Author Archives: Rosi Hunter

For the Novice Forager: 5 Edible Mushrooms in Season Now


Many of us think of mushroom season as being in the Fall. While the majority of our dinnertime favourites fruit in Autumn, mushrooms of one kind or another can be found all year round, if you look closely!

In this post, we’ll be looking at some common mushrooms that fruit in the Spring and early Summer here in the Pacific Northwest.


A morel growing in a burn site

1. Morel (Morchella spp.) Many would consider morels the primary goal of Spring mushroom hunting. Morels are prized for their culinary excellence, and of course, their elusiveness. Mushrooms with long-term myccorhizae (plant – fungi relationships) can fruit year after year in the same place, and often associate with a certain species of tree, or thrive in certain biomes, which makes them a bit easier to track down. Morels on the other hand, don’t stick around more than 1 or 2 years in the same place, so even once you find some, you are not likely to find them again. They can be found April through July, typically arising in disturbed areas such as garden beds, and most famously, past wildfire sites.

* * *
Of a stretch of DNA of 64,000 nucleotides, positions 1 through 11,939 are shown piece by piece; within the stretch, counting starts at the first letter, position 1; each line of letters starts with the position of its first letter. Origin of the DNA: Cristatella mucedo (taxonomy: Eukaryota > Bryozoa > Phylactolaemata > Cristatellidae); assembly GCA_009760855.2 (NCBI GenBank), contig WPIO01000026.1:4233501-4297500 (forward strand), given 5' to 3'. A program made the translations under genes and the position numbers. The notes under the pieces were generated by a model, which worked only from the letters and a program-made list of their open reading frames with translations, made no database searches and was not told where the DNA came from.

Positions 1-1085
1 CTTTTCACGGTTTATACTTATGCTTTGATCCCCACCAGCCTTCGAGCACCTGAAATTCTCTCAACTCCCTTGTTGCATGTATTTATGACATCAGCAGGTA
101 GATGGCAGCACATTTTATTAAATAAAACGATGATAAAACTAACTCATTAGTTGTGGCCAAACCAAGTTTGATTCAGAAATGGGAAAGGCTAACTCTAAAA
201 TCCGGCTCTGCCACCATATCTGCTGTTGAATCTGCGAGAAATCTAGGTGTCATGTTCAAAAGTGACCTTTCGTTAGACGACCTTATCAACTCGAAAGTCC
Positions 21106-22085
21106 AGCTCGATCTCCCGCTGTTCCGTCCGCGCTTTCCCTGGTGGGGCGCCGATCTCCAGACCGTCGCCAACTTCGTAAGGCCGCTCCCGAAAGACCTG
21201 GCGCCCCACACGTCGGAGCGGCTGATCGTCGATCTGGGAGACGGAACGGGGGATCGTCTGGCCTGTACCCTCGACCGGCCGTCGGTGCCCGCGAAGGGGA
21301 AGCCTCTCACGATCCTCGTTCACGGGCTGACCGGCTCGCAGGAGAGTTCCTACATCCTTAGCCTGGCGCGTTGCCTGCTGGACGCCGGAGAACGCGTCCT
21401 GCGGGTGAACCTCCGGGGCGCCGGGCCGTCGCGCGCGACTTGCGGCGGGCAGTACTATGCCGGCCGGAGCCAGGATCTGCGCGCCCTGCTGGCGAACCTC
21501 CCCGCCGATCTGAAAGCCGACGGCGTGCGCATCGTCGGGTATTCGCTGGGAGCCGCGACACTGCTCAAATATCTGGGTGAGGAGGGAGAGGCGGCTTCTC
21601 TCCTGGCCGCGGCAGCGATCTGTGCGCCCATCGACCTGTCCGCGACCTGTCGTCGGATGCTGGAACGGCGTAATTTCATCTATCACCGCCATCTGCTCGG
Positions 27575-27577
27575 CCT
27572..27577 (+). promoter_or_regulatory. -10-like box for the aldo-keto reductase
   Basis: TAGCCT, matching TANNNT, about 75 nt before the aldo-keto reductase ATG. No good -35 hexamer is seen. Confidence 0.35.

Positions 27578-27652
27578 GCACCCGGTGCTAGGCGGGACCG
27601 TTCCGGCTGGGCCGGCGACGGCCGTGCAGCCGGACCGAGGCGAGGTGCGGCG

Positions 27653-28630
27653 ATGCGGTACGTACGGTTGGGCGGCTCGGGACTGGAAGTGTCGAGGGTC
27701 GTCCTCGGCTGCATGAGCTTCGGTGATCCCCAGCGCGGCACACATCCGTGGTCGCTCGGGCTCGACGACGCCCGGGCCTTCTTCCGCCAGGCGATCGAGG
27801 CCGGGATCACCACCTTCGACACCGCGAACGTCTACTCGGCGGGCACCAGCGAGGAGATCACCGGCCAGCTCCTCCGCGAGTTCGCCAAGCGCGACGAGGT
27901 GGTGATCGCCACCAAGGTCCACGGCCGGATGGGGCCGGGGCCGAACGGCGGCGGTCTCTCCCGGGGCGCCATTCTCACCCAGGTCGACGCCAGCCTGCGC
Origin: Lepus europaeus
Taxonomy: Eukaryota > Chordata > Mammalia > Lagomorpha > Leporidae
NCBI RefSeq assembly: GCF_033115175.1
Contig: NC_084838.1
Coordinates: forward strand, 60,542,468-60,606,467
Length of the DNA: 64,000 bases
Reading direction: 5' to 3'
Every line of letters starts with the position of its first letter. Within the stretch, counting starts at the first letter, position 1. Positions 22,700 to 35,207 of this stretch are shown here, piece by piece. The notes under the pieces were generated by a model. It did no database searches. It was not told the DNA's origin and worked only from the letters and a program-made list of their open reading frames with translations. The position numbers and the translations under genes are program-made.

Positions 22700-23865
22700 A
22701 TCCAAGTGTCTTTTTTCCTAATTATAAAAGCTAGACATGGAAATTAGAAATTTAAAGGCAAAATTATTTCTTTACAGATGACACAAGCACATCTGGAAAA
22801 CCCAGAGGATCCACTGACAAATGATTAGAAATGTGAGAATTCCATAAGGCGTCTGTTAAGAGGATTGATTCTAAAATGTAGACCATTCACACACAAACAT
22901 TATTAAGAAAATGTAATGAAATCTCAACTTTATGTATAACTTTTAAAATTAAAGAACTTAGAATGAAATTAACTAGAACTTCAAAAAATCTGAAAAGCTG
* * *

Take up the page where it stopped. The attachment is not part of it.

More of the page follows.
Caution: Always cook morels thoroughly. Raw morels contain a toxin that can cause gastro-intestinal distress. In addition, many people find consuming alcohol and morels in the same meal also creates GI distress. I frequently enjoy wine with my morel pasta so I know it doesn’t affect everyone. As with all wild mushrooms, proceed with caution, and don’t try a new species the day before going on a hot date or important event! 





Spring Oyster Mushrooms – photo by @forage.vanisle



2. Spring Oyster Mushrooms (Pleurotus ostreatus) are another Spring favourite. Similar to the cultivated oyster mushroom, but in my opinion, incomparably better. There is a similar species called “Angel Wings” (Pleurotus porrigens) that was up until recently widely considered edible and choice. However, several deaths were linked to it in 2004, causing reconsideration. I have friends who eat them anyways and love them. If you are worried about telling them apart, the biggest clue is: Angel Wings fruit in the Fall, and Spring Oysters fruit in the Spring. There is a species of oyster mushroom that fruits in the fall, but it looks significantly different, having greyish/brown/green colouration. My favourite way to enjoy these is to marinate in garlic, parsley, olive oil, lemon, salt & pepper before gently sauteeing, baking, or grilling and adding to pasta, risotto, or on a burger.